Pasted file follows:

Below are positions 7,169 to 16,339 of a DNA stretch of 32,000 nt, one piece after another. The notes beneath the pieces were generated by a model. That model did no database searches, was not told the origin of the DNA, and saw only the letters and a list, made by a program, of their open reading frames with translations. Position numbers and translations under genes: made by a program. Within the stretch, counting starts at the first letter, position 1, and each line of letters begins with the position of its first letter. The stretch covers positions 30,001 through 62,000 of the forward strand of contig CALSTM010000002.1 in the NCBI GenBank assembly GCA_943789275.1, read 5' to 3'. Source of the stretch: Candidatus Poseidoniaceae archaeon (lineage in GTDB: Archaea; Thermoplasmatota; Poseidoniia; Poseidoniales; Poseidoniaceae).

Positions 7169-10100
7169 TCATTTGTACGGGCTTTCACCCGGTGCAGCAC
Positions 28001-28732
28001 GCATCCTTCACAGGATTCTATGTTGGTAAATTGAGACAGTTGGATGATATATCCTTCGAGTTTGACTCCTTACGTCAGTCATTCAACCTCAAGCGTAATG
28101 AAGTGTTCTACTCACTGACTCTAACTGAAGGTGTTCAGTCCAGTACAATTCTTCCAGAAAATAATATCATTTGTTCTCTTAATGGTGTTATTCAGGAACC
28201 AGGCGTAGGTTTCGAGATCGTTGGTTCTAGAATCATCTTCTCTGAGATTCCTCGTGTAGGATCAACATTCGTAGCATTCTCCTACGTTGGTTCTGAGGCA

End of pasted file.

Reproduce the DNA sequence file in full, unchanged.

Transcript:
Below are positions 7,169 to 16,339 of a DNA stretch of 32,000 nt, one piece after another. The notes beneath the pieces were generated by a model. That model did no database searches, was not told the origin of the DNA, and saw only the letters and a list, made by a program, of their open reading frames with translations. Position numbers and translations under genes: made by a program. Within the stretch, counting starts at the first letter, position 1, and each line of letters begins with the position of its first letter. The stretch covers positions 30,001 through 62,000 of the forward strand of contig CALSTM010000002.1 in the NCBI GenBank assembly GCA_943789275.1, read 5' to 3'. Source of the stretch: Candidatus Poseidoniaceae archaeon (lineage in GTDB: Archaea; Thermoplasmatota; Poseidoniia; Poseidoniales; Poseidoniaceae).

Positions 7169-10100
7169 TCATTTGTACGGGCTTTCACCCGGTGCAGCAC
Positions 28001-28732
28001 GCATCCTTCACAGGATTCTATGTTGGTAAATTGAGACAGTTGGATGATATATCCTTCGAGTTTGACTCCTTACGTCAGTCATTCAACCTCAAGCGTAATG
28101 AAGTGTTCTACTCACTGACTCTAACTGAAGGTGTTCAGTCCAGTACAATTCTTCCAGAAAATAATATCATTTGTTCTCTTAATGGTGTTATTCAGGAACC
28201 AGGCGTAGGTTTCGAGATCGTTGGTTCTAGAATCATCTTCTCTGAGATTCCTCGTGTAGGATCAACATTCGTAGCATTCTCCTACGTTGGTTCTGAGGCA